Shatter My Heart


On July 20th, 2003, a tour van rolled on I-5 south of Portland, OR, killing three of my friends. They were members of power-pop band The Exploding Hearts, and I’m told their story is one of the biggest “what ifs” in punk rock. I don’t know if that’s true, but I can say for certain that it’s the biggest “what if” in the lives of those they left behind.

Rock & roll, immortality, youth—whatever was shattered that day, this is what I keep.

10 fragments—10 years later


The shoebox came to me stuffed with tissue and a pair of brand new high-top Chuck Taylors, size 7-and-a-half, black with white laces. That was the fall of 1996. I was a 14-year-old freshman at the Arts & Communications magnet school in Beaverton, Oregon—a place we tender pupils called Talking and Drawing School—a home away from home for wayward alternative kids in the usual genres: goths, punks, hippies, heshers, and ravers. I’d saved up to buy the Chucks because I wanted to make friends with the punk rockers and that’s what they wore. That was maybe all it took.

lisa yearbook

These days the cardboard is soft and crushed in the corners, the bottom is bellied. OLD LETTERS it reads, again and again, in red sharpie. That small collection of meaningful documents, those OLD LETTERS, dated way back to the year before. I guess I thought a year was a pretty long time back then. Which just goes to show, that grumpy arcade owner in Wayne’s World got it right when he observed, “Kids know dick.”


There’s a mixtape in the box, compiled around the time I bought the shoes. My first ever mixtape from a boy, given to me by Jeremy Gage, the skinny kid with short blond curls who hunched next to me in either math lab or Ohana—I don’t remember which. Ohana was what the administrators at Talking and Drawing School called homeroom. Supposedly it means “extended family” in Hawaiian. That’s what they told us because that’s what we were to be to one another: an extended family.



Screeching Weasel
The Queers
Sunny Day Real Estate
Elliot Smith

Considering his encyclopedic knowledge of punk rock, Elliott Smith was a pretty emo choice for Jeremy. I caught shit from other kids whenever the tape got to that song that went I’m in love/with the world/through the eyes/of a girl. But I liked it. It was the kind of song that made you want to stare meaningfully into the distance. It was the kind of song that made you eject your tape and send it spinning on your pencil, to be played again and again.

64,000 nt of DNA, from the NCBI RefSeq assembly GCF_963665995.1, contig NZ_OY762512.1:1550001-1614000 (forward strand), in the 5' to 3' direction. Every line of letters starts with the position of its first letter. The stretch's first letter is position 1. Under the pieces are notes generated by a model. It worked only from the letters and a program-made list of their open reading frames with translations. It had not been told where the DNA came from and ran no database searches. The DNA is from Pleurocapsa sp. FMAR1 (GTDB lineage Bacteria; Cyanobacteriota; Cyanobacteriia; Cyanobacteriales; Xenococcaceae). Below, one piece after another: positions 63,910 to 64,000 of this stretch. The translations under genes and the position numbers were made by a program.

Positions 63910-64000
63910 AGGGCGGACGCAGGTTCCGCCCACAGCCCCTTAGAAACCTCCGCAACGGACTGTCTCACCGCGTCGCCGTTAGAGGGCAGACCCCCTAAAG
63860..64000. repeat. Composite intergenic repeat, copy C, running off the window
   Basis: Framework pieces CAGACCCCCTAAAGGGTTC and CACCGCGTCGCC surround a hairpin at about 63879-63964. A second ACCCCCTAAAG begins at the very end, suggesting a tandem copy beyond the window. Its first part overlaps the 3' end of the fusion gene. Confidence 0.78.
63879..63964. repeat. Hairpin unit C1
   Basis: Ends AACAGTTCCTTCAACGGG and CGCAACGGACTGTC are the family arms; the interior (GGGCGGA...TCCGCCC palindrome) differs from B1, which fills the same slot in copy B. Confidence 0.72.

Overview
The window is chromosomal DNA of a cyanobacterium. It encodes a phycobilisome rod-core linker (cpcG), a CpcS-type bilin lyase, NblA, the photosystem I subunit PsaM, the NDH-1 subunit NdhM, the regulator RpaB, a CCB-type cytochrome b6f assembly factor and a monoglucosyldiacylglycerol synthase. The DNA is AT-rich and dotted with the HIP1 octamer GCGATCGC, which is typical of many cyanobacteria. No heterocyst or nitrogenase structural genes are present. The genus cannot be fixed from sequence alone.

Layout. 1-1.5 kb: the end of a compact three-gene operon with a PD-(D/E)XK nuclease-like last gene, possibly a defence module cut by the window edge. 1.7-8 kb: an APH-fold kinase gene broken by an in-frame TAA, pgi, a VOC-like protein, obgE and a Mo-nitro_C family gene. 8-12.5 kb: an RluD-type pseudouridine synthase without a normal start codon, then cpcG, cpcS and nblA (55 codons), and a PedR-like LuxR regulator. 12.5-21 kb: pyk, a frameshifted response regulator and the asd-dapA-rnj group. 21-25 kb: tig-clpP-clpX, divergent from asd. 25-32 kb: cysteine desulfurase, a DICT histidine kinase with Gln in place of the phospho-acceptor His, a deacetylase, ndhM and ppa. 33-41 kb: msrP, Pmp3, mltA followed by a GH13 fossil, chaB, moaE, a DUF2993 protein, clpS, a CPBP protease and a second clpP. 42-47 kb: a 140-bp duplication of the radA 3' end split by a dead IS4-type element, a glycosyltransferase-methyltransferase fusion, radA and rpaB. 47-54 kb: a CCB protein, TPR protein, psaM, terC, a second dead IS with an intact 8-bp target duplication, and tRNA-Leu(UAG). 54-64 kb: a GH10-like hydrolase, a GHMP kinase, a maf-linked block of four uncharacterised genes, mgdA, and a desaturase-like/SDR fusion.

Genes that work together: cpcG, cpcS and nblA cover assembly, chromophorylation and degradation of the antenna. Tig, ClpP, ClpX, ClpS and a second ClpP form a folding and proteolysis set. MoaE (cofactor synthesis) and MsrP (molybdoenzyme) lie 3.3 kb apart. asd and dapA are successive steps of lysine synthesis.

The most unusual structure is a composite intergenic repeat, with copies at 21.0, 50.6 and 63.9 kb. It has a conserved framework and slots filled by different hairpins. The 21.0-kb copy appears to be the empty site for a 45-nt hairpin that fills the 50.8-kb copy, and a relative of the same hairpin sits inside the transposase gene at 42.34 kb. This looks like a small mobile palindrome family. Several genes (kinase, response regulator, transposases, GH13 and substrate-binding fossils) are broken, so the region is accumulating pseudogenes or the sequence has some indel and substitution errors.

There’s a photocopy in the box: a page from the yearbook. On this particular page there’s a picture of a senior we all admired named Adam Cox in which he appears behind bars, his eyes hidden in the shade of his hat. If you look closer you see the bars are actually the stripes of an American flag. His quote—“I never have and never will pledge allegiance”—is a lyric from a Propaghandi song.

Adam yearbook

In high school, Adam fronted a band called The Iguanas, and we all repped their T-shirts, each sporting a crude drawing of a lizard drinking a forty of beer.

After graduation, Adam vanished to California where he assembled skateboards at the Tum Yeto factory. It seemed like he was gone a long time, though it was probably just a few months. When he returned he was world-wise, a kind of prophet, having steeped in a warehouse of grizzled older skateboarders.

Ask anyone who knew him and they’ll tell you Adam was a hilarious guy, though it’s hard to put your finger on what made him so funny. He was wry and somehow hyper at the same time. He was a linguistic eccentric. I’m pretty sure he coined the term “beardo.” When he thought something was great he called it “genius,” which morphed into “gene.” A hollow-body Gretsch or vintage Les Paul might be gene, for example. Certain haircuts or styles of socks. For a while all he could talk about was diner breakfast. Then those portraits of baby Jesus from Mexico. Then sweater-vests, and pretty girls with bangs. (Of course, every guy loves a pretty girl with bangs, but he was obsessed, and more so with the bangs than the girls.)